Microsoft, EU Looking at Antitrust Settlement

Apparently, Microsoft and regulators from the European Union (EU) are in preliminary talks to settle two separate antitrust investigations. The investigations include Microsoft's bundling of its Internet Explorer (IE) web browser with Windows and its dominant Microsoft Office productivity suite.

According to reports, the EU would like to settle the cases before Competition Commissioner Neelie Kroes leaves office at the end of the year. Kroes has worked diligently to keep Microsoft's market power in check over the years, but legal experts say she has "overplayed her hand" in both of these cases, and it looks as if a settlement makes sense for both sides.

In the case of Windows/IE bundling, the EU had sought to force Microsoft to include a so-called ballot-screen in the OS that would let consumers choose from among competing web browsers. Microsoft simply removed the bundling argument by removing IE from Windows: It announced that only in the EU would its upcoming Windows 7 come without the web browser. The decision left Kroes and her European Commission (EC) looking foolish, and it created a bifurcated market in which EU citizens receive a less capable product than the rest of the world gets. Ah, the benefits of over-regulation.

Meanwhile, in the lesser-known Office case, the EU is investigating whether Microsoft failed to make its Office document formats "sufficiently interoperable" with competing products. Microsoft's end run around this bit of silliness was to open its document formats as international standards and to support competing document standards in Office. How these actions didn't immediately end this wasteful and unnecessary investigation is unclear, but let's just say that Microsoft effectively answered this particular complaint long ago.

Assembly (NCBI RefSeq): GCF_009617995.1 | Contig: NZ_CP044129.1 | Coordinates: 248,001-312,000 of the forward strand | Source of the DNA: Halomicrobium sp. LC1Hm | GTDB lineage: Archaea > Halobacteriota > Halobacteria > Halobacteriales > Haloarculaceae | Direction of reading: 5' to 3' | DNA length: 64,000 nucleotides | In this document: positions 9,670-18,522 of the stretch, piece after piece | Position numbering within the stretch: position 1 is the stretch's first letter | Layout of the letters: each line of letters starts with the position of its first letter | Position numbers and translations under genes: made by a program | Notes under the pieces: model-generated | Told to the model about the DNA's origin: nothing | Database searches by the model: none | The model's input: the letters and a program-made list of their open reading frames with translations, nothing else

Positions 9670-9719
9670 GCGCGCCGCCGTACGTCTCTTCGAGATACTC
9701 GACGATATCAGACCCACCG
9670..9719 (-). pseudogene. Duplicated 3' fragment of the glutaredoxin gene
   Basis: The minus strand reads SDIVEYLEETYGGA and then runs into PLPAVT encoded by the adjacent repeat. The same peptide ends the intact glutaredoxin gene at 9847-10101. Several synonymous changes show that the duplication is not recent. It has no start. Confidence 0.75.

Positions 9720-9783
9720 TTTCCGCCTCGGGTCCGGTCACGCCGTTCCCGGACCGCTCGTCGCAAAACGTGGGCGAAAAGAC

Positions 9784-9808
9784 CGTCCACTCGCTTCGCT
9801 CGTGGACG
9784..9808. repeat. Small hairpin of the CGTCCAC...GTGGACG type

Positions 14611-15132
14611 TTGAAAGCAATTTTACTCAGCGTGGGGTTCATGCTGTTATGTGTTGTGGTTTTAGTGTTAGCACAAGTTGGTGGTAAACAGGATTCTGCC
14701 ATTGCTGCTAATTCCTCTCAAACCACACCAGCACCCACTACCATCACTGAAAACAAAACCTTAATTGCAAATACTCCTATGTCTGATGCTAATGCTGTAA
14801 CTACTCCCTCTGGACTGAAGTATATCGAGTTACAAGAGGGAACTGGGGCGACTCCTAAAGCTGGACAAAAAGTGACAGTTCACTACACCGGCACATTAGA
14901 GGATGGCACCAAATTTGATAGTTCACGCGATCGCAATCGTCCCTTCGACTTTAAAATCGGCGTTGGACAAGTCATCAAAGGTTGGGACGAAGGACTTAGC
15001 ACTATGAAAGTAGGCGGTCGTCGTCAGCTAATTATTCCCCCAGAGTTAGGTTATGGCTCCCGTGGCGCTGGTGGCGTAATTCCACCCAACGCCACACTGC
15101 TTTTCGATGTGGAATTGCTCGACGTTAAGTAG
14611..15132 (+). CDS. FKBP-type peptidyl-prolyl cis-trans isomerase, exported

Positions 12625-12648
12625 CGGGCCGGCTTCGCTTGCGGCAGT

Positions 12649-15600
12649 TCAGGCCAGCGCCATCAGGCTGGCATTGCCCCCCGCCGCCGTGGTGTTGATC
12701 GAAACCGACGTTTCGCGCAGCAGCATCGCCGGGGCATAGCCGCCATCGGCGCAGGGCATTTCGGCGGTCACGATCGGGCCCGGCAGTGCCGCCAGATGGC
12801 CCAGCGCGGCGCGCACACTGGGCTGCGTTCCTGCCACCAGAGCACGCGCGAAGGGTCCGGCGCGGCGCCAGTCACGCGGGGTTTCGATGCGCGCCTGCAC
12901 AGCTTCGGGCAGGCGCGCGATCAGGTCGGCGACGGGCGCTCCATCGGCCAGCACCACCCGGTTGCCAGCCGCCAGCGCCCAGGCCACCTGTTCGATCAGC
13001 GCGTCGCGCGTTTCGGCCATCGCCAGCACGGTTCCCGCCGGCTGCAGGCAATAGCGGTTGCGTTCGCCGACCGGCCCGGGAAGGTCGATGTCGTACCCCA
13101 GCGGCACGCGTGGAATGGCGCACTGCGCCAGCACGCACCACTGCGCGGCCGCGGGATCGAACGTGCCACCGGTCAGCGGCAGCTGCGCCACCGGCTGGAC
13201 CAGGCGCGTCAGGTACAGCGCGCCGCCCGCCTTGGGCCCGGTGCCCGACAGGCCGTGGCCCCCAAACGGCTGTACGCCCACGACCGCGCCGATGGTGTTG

For Microsoft, settling makes sense because it gives the company a voice in its future. Had the EU simply ruled against Microsoft in either case, the software giant would have found it difficult to offer the same products in Europe as it does elsewhere, harming both users and its own businesses.

I'm all for a settlement: Each of these investigations is a farce, and the quickest and most equitable way for Microsoft to exorcise itself from this mess is to sit across from EC regulators and hammer out a compromise. Looking ahead, hopefully Kroes' successor won't be as open to frivolous complaints from Microsoft's competitors as she clearly was.

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